Media brace for seismic shift

Fans lose in curtailed access to reporters

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What do Donald Trump and Tony Clark — the executive director of the Major League Baseball Players Association — have in common?

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Opinion

Hey there, time traveller!
This article was published 01/04/2016 (2331 days ago), so information in it may no longer be current.

What do Donald Trump and Tony Clark — the executive director of the Major League Baseball Players Association — have in common?

They’ve both figured out you no longer need reporters to get your message out.

Trump, of course, is in the midst of a stunning U.S. presidential campaign in which he has defied conventional wisdom to become the presumptive Republican nominee by going over the heads of reporters to speak directly to the masses, via a stream of late-night — and often unhinged — tweets from his insanely popular Twitter account.

There’s been no multimillion-dollar ad buys on network television, no backroom political machine, no political action committees or slick Madison Avenue packaging for Trump. Instead, he’s figured out what an angry and disaffected American electorate wants to hear — that someone else is to blame for their problems — and then repeated it over and over again all winter long in the echo chamber that is Trump Nation.

CARLOS OSORIO / THE ASSOCIATED PRESS FILES
Major League Baseball Players Association executive and former Detroit Tigers first baseman Tony Clark.

So what’s that got to do with Clark and the MLBPA?

In a rapidly changing sports universe in which teams and athletes are beginning to believe things would be a whole lot tidier (and more profitable) if they could just remove all those pesky reporters as middlemen and speak directly to the fans — everything.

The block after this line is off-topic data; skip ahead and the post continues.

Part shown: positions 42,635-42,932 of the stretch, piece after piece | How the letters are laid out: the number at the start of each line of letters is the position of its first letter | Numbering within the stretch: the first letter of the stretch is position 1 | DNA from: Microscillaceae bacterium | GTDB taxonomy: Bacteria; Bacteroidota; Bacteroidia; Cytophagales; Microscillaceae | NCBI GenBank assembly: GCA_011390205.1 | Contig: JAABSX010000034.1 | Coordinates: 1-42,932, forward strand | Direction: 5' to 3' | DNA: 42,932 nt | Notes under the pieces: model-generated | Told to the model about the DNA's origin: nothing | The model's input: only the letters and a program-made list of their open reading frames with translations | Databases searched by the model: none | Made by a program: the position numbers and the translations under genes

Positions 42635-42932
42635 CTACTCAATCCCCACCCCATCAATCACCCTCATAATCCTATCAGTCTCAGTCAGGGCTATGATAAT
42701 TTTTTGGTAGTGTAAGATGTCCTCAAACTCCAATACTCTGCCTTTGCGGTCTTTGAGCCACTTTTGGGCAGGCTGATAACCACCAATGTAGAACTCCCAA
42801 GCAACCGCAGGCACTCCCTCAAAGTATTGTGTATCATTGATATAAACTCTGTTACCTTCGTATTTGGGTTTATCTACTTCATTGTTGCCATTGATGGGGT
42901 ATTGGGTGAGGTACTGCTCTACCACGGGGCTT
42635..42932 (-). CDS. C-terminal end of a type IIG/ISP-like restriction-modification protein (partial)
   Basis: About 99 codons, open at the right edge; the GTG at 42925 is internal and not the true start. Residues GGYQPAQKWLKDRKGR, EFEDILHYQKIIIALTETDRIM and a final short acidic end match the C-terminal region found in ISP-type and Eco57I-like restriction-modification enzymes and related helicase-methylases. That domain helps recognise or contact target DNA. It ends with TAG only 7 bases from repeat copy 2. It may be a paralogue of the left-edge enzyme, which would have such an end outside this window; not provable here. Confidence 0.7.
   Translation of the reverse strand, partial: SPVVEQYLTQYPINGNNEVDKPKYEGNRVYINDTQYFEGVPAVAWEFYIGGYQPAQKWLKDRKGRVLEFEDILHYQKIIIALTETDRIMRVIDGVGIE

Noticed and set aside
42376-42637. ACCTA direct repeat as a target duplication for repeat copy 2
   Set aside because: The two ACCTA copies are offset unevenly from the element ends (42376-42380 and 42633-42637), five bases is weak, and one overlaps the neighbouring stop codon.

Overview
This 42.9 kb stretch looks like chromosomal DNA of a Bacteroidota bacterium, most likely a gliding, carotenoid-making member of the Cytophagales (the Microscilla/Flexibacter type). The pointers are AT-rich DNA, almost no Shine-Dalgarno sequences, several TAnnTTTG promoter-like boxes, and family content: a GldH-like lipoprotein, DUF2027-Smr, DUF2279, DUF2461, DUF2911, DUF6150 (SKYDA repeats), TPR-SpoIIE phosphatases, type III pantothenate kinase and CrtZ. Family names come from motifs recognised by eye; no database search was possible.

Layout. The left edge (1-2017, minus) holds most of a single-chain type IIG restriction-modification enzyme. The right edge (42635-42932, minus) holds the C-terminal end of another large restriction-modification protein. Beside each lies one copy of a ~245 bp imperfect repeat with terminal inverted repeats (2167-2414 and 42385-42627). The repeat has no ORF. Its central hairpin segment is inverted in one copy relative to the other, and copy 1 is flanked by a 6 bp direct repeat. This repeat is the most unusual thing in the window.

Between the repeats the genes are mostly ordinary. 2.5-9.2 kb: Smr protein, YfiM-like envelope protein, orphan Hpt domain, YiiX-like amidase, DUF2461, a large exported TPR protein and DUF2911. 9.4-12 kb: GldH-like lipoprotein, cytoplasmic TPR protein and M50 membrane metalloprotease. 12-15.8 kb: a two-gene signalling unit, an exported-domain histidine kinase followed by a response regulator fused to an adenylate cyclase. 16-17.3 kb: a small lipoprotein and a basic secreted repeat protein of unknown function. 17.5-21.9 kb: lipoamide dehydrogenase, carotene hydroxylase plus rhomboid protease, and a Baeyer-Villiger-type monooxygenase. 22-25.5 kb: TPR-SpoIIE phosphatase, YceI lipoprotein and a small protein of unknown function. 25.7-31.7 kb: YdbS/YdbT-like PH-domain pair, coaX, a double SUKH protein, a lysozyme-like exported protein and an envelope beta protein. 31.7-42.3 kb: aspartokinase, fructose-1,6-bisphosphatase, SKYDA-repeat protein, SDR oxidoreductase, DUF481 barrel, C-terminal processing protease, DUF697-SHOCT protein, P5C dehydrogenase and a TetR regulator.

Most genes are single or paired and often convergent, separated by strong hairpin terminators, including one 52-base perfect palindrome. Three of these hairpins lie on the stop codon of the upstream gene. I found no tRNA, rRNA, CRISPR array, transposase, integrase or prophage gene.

This seismic shift isn’t unique to Trump and sports.

Celebrities who once had to strike Faustian bargains with magazines such as People now simply get their message — and pictures — out themselves on Instagram.

Film critics who once got a free look at the new blockbuster movie weeks in advance of the première now have to buy a ticket like everyone else on opening night as production companies get their message out themselves.

You want an advance interview with the band that is coming to town for a concert this week? Here’s the address of their website… and the drummer, maybe.

But back to baseball. Clark made waves last month when it was reported he wants to curtail reporters’ access to major-league clubhouses as part of any new collective bargaining with MLB.

With access both before and post-game, reporters and baseball players have mingled freely for more than a century. The news Clark might want to change that was greeted with howls of protest, prompting Clark to walk back his demand.

But let’s face it, this genie ain’t going back into a bottle. The baseball players-reporters dynamic is almost unique these days, as every other major sport takes steps to restrict the access media gets to teams and athletes.

(Fast fact: the Winnipeg Blue Bombers haven’t been ahead of the curve on much, but they were way ahead of their time on this one, banning reporters from the CFL team’s locker room — with the exception of post-game — five years ago.)

No one is going to feel sorry for reporters who still get a free ticket to games (nor should they), but there is a reason fans should care.

Did you ever wonder why the casual sports fan in Winnipeg probably knows more about the personality of Toronto Blue Jays slugger José Bautista than about Winnipeg Jets defenceman Dustin Byfuglien? It’s because reporters have free access to Bautista for hours a day, every day, while Byfuglien is available for a couple of carefully scripted minutes a couple of times a month (maybe) — and even then, only if the NHL team and Byfuglien agree to a reporter’s request.

John Woods / The Canadian Press files
Hockey Hall of Fame member Dale Hawerchuk speaks to media after NHL Deputy Commissioner Bill Daly announced the Heritage Classic between the Winnipeg Jets and the Edmonton Oilers.

I’d argue I know less about Byfuglien as a man — and I’ve covered him for three seasons now — than I do about Dale Hawerchuk, who I never covered. And that’s exactly the way Jets 2.0 — an organization that makes CSIS look like a bunch of blabbermouths — wants it.

In an era in which sports as high finance have married the technology of social media, the Jets and Byfuglien (or Bryan Little or Blake Wheeler or Jacob Trouba) have long since calculated there’s a lot more harm than good that can come of being open and honest with reporters.